The income of Mexico’s 10 richest citizens is more than the total revenue earned by 50 percent of the country’s poorest people, the Economic Commission for Latin American and the Caribbean (ECLAC) said in a new report.
The ECLAC report, “The inefficiency of inequality” published Thursday showed that though the affluent members in Mexican society have not significantly grown in number over the past 15 years, their fortune has expanded consuming seven percent more of the Gross Domestic Product (GDP).
“We are talking about 10 people have the same as 60 million Mexicans," said ECLAC rector, Enrique Graue Wiechers. "As poverty grows and the inequality gap widens, opportunities are scarce, despair grows, social tensions and insecurity are generated, privilege culture fuels corruption and families of social satisfaction lead to environmental deterioration," the ECLAC rector said.
"#BoletínUNAM the income of the 10 wealthiest Mexicans is equivalent to the 60 million of poor"
The study also analyzed the damaging effects brought on the low-income sectors due to discrimination, lack of health care, and poor education.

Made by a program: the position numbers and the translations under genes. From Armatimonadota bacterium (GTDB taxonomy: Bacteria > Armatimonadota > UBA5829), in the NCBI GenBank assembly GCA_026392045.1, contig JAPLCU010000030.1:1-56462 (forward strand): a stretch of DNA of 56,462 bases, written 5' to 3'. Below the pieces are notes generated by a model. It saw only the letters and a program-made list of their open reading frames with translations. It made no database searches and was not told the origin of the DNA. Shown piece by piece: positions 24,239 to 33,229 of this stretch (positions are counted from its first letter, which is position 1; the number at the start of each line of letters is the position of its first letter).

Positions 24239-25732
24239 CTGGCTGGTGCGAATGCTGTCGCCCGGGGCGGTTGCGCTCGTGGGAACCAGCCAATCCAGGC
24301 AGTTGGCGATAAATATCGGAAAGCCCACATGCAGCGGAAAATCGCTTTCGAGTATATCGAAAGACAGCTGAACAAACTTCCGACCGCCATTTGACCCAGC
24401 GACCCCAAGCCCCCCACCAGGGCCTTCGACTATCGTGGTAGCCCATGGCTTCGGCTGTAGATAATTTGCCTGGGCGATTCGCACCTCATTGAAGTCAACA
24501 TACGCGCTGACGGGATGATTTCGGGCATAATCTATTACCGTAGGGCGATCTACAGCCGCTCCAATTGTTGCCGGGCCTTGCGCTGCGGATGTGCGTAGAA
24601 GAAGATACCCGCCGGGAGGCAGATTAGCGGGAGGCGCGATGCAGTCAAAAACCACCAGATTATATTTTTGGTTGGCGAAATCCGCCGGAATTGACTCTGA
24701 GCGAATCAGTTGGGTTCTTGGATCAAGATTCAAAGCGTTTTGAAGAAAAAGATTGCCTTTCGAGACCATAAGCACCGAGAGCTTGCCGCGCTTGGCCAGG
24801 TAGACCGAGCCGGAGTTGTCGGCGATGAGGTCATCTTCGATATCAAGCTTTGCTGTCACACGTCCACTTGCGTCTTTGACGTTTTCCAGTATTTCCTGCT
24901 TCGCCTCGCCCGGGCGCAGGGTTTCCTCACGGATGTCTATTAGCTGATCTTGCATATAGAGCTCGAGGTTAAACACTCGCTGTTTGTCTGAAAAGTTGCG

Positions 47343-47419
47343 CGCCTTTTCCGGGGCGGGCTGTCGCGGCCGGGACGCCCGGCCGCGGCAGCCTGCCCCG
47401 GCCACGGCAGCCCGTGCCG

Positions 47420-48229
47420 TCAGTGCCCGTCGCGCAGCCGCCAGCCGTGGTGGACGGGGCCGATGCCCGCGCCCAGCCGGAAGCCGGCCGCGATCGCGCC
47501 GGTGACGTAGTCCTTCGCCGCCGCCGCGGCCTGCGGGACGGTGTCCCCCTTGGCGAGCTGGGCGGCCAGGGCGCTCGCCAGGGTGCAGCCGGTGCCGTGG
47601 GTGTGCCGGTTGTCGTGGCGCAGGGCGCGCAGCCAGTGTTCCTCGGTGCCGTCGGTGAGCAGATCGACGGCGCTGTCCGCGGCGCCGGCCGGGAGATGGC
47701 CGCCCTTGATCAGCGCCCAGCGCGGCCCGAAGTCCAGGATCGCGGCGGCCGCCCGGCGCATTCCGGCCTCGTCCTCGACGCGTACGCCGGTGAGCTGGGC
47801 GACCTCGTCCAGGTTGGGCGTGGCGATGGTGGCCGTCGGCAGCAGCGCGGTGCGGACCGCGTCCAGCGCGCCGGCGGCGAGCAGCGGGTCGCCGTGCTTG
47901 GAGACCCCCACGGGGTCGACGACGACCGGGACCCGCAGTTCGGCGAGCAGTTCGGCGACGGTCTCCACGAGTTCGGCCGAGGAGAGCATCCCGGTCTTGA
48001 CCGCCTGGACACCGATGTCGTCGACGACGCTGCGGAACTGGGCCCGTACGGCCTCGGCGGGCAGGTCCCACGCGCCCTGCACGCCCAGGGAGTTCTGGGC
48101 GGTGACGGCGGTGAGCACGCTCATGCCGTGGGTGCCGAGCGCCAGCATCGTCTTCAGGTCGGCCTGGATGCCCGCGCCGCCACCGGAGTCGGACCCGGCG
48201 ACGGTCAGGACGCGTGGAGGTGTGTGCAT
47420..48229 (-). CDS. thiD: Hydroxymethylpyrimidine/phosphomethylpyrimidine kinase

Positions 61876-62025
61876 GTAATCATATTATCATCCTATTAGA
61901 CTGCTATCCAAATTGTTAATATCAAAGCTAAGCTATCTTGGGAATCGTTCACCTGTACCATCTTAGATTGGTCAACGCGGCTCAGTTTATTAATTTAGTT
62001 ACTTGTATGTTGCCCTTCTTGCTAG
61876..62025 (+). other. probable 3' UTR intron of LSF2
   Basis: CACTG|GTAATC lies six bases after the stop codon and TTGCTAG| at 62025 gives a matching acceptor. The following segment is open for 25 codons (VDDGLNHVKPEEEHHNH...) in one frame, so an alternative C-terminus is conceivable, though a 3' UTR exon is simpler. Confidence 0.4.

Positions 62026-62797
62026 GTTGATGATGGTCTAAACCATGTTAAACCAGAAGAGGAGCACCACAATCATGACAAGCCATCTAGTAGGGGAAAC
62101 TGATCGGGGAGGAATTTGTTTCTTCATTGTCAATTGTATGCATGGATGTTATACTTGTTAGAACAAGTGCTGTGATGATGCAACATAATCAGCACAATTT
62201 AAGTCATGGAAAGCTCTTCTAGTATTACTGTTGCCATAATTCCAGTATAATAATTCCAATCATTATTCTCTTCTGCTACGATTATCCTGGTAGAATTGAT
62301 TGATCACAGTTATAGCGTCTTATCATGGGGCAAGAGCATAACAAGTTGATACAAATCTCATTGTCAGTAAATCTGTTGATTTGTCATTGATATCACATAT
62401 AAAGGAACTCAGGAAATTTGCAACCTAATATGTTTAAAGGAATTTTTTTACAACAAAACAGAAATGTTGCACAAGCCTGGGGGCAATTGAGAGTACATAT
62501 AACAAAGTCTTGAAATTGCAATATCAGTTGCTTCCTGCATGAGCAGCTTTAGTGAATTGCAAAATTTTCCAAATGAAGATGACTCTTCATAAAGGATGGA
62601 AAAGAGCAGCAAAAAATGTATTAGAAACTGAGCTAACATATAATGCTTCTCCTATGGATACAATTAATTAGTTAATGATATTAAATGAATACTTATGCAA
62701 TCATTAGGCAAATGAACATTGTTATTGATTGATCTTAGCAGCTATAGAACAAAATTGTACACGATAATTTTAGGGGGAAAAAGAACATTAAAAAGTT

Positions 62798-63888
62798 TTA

"The document reflects the lacerating inequality, which is like a monster that feeds itself, and if we do not fight it, it will destroy us because of its own inefficiency," said Graue Wiechers said.
Executive Secretary of ECLAC Alicia Barcena agreed, calling for an end to “privilege culture,” saying, "It's about equalizing in order to grow, because inequality is unjust, inefficient and unsustainable, and generates institutions that do not promote productivity and innovation, because it punishes class, ethnicity, and gender belonging, and brings to its maximum consequence the culture of privilege that naturalizes inequalities, which is unacceptable.
“If we are able to go from the culture of privilege to the culture of equality, we can achieve a social benefit that includes not only current generation, but also future ones,” she said.
The ECLAC recommended Mexico revolutionize its fiscal policies through a macroeconomic vision by developing institutions that will promote equal opportunities for the public “as indicated in the 2030 Agenda for Sustainable Development.”